Of course, this opens up the issue of finding a suitable guild.  For that, I don't know where to turn.  I'd like a guild that casually raids, with members who are mature and social.  I'm not looking for a hand-out guild, just one that can accommodate my type of playstyle, and not one that has strict raiding demands, etc.  For the reason I am not sure where my future in the game ultimate lies, I haven't jumped ship yet.  Perhaps I should try a PUG raid or two to see if raiding is even something I'd enjoy first.

Tuesday, May 11, 2010

Random Thought

After browsing though previous posts, I think I drank the gear Kool-Aid...

Enough said.

Monday, May 10, 2010

Feeling a Little Guilty

A quick background story...  It's the Culling of Stratholme instance, normal mode, via the LFG tool, four months ago. One of the party members is a druid from my server.  Much to the chagrin of the other party members, while clearing trash, he starts inquiring about my explorer tabard.  Once the instance is completed, he says he's going to add us to his friends list.  Okay. I add him as well.  I like adding people to my friends list for various reasons, though primarily social. 

I'm doing whatever I'm doing (probably a daily), when I get a whisper from him.  "Want to run VoA 25?"  At this point, I'm still in mostly blue gear with inappropriate stats.  Besides, from what I heard about getting a PUG raid together, just getting a party together can be time consuming.  Time which I didn't have.  I politely declined, and did so several more times.  One time he asked if I wanted to run heroic HoR.  Unfortunately, I can't because I have yet to complete the quest in PoS to unlock it (one day...one day).

The decline that sort of made me think of how I've been blowing this guy off came this past Saturday morning.  I just logged in for a few minutes to check auctions and do the cooking daily before I had breakfast.  As soon as I log in, I get a whisper "want to run normal ToC so I can farm a tanking weapon?".  I could have.  That instance isn't time consuming, and a trinket can possibly drop that I could use.  I just wanted to log in and out, and replied I was only going to be on for 5-10 minutes, which I was.

I felt a little guilty for blowing him off yet again. I also feel like I'm coming off as a jerk. Part of the problem is communication.  He probably assumed I had progressed from point A to B from when we ran CoS a few months back.  I should have been clear with him the first time he asked (which I eventually did), that I am still in the process of gearing up.  If a raid leader saw the gear I had back then, I probably would've been booted.  I also like to have some advance notice.  I admit I'm selfish with my time. Since my free time is spread out over various other hobbies and activities, I allocate time blocks to WoW, and try to keep my playtime confined to said blocks.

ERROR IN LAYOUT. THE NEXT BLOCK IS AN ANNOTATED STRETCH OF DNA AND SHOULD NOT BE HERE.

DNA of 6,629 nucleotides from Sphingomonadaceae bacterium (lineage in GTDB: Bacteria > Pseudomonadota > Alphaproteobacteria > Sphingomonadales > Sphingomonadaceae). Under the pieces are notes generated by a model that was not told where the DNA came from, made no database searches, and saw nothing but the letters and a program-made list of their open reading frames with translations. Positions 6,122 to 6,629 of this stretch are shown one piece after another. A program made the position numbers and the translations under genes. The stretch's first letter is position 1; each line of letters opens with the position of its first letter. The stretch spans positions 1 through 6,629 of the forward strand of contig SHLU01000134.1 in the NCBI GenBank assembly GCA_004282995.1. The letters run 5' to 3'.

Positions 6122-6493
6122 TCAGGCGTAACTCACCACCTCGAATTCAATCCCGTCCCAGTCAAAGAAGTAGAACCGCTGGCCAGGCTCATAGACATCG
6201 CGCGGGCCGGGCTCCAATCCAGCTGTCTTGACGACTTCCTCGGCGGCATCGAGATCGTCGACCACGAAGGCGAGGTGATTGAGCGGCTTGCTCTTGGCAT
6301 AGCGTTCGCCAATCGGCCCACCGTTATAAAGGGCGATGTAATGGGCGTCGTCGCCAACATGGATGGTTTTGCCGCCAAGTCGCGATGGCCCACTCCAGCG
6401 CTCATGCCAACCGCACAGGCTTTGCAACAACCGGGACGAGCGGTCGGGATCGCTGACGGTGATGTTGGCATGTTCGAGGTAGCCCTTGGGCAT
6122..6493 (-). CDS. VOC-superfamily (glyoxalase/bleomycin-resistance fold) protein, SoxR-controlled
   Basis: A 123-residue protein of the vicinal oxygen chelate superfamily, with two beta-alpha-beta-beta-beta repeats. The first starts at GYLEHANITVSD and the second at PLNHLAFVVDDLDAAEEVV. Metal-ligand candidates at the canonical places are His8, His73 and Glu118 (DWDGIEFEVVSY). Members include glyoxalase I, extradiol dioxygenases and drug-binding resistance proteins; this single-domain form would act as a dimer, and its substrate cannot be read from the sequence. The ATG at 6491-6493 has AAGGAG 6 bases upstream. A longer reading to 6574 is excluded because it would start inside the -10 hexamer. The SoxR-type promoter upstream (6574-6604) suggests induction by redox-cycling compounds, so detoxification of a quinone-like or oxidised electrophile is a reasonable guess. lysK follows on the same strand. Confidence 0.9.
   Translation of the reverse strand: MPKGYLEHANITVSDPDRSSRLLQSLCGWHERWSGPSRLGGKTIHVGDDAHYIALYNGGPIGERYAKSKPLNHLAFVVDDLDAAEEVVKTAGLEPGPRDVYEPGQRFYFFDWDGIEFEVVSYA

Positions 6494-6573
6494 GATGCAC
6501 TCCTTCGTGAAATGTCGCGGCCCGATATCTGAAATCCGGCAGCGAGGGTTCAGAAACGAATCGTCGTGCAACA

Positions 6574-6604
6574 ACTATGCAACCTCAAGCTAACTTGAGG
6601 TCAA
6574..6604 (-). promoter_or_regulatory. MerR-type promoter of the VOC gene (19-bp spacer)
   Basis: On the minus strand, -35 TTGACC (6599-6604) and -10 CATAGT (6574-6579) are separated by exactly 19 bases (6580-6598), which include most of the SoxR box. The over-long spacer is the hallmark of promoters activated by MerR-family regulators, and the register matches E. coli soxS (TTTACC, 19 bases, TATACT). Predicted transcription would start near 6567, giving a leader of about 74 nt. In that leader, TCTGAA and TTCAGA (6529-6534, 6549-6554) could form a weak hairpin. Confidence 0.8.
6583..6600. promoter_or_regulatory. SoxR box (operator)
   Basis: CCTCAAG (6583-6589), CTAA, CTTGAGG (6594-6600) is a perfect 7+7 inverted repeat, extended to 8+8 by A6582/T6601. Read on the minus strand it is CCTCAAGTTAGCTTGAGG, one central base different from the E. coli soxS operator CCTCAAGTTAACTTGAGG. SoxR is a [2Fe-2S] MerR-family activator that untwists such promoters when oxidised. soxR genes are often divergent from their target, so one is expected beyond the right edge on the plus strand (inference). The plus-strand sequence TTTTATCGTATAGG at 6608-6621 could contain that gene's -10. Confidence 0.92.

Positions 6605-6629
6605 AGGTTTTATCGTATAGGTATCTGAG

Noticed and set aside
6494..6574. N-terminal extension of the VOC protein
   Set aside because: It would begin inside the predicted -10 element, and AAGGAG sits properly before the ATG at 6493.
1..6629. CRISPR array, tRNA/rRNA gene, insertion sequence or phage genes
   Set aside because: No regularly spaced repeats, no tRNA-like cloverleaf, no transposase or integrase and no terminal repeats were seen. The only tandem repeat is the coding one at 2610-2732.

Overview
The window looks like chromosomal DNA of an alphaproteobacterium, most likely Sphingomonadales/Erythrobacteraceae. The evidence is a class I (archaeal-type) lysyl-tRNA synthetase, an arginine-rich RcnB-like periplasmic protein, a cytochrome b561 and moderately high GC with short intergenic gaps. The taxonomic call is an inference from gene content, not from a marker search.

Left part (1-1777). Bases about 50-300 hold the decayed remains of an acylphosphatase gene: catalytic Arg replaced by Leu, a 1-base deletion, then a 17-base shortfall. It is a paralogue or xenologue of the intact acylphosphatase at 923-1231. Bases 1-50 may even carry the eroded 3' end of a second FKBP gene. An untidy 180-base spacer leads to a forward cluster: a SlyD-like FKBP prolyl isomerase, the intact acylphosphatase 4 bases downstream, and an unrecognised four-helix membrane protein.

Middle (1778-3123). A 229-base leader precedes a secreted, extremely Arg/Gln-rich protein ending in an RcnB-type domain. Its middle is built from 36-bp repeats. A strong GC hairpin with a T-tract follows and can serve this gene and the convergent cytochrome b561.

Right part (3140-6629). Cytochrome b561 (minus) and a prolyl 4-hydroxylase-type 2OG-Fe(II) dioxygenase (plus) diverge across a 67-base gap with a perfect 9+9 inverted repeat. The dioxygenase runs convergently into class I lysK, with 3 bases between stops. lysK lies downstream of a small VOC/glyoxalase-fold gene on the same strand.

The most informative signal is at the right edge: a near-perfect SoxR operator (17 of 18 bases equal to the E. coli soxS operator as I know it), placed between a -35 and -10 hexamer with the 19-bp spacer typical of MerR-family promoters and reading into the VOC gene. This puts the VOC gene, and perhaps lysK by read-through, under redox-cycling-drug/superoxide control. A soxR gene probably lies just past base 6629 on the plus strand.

Now I have to think of what I can do to appear helpful to said friend...

Wednesday, May 5, 2010

Finally Went to Stratholme

I'm admitting this now.  The Culling of Stratholme (CoS) instance in the WoTLK expansion is one of, if not, my favorite instance of the Northrend ones.  Other players seem mixed on it, but I enjoy it.  First, the lore aspect. Out of the Northrend instances, this one probably tells a story the best (the end of Pit of Saron) isn't far behind.  As a disclaimer, I have not been to the Halls of Reflection yet.  The other reason I enjoy CoS is the simplicity of the layout.  You basically run back and forth before you follow Arthas around through town to face the main boss, Mal'Ganis.

What did this inspire me to do?  Why, go back to vanilla and solo Stratholme of course!  Part of it was just to see how this version of Stratholme looks.  I couldn't really see, it was dark!  Another reason was to experience a higher level vanilla instance, with the thin hope of a mount drop from Baron Rivendare, the final boss.

What was my take on vanilla Stratholme?  It took awhile for me to complete, but I enjoyed the atmosphere of it.  This version is supposed to look like a town that has seen better days, with it's former denizens roaming the streets as zombies and ghouls.  There's also a section where the Scarlet Crusade, those pesky zealots bent on taking out the undead, hold fort.  Running this instance solo as a decently geared 80 made this an easy run for me.  However, if I were to run it with my paladin at the appropriate level (which I hope to do), it would probably pose a bit of difficulty.  The mobs are plenty, and the bosses can provide some challenge to the uninitiated.